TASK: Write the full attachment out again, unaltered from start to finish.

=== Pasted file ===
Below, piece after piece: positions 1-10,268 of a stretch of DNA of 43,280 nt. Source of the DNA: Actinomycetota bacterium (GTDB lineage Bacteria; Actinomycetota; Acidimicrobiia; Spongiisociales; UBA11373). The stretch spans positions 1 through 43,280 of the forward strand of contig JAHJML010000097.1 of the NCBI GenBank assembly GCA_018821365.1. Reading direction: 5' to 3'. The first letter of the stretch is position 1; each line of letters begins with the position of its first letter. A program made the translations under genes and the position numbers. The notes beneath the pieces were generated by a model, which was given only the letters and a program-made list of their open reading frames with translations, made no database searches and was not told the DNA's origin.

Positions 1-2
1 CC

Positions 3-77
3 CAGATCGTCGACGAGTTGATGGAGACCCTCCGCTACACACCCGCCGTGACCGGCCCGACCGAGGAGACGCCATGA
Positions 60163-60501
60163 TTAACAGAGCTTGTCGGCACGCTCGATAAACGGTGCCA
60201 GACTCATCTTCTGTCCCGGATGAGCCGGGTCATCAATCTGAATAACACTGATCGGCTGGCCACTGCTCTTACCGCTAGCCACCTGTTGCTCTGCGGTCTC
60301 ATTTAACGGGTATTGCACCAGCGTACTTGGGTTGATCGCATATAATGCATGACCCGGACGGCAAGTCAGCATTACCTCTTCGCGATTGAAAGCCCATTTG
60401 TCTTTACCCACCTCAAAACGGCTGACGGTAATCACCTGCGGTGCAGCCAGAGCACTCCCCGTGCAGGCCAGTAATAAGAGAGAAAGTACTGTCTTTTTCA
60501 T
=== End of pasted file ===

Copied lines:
Below, piece after piece: positions 1-10,268 of a stretch of DNA of 43,280 nt. Source of the DNA: Actinomycetota bacterium (GTDB lineage Bacteria; Actinomycetota; Acidimicrobiia; Spongiisociales; UBA11373). The stretch spans positions 1 through 43,280 of the forward strand of contig JAHJML010000097.1 of the NCBI GenBank assembly GCA_018821365.1. Reading direction: 5' to 3'. The first letter of the stretch is position 1; each line of letters begins with the position of its first letter. A program made the translations under genes and the position numbers. The notes beneath the pieces were generated by a model, which was given only the letters and a program-made list of their open reading frames with translations, made no database searches and was not told the DNA's origin.

Positions 1-2
1 CC

Positions 3-77
3 CAGATCGTCGACGAGTTGATGGAGACCCTCCGCTACACACCCGCCGTGACCGGCCCGACCGAGGAGACGCCATGA
Positions 60163-60501
60163 TTAACAGAGCTTGTCGGCACGCTCGATAAACGGTGCCA
60201 GACTCATCTTCTGTCCCGGATGAGCCGGGTCATCAATCTGAATAACACTGATCGGCTGGCCACTGCTCTTACCGCTAGCCACCTGTTGCTCTGCGGTCTC
60301 ATTTAACGGGTATTGCACCAGCGTACTTGGGTTGATCGCATATAATGCATGACCCGGACGGCAAGTCAGCATTACCTCTTCGCGATTGAAAGCCCATTTG
60401 TCTTTACCCACCTCAAAACGGCTGACGGTAATCACCTGCGGTGCAGCCAGAGCACTCCCCGTGCAGGCCAGTAATAAGAGAGAAAGTACTGTCTTTTTCA
60501 T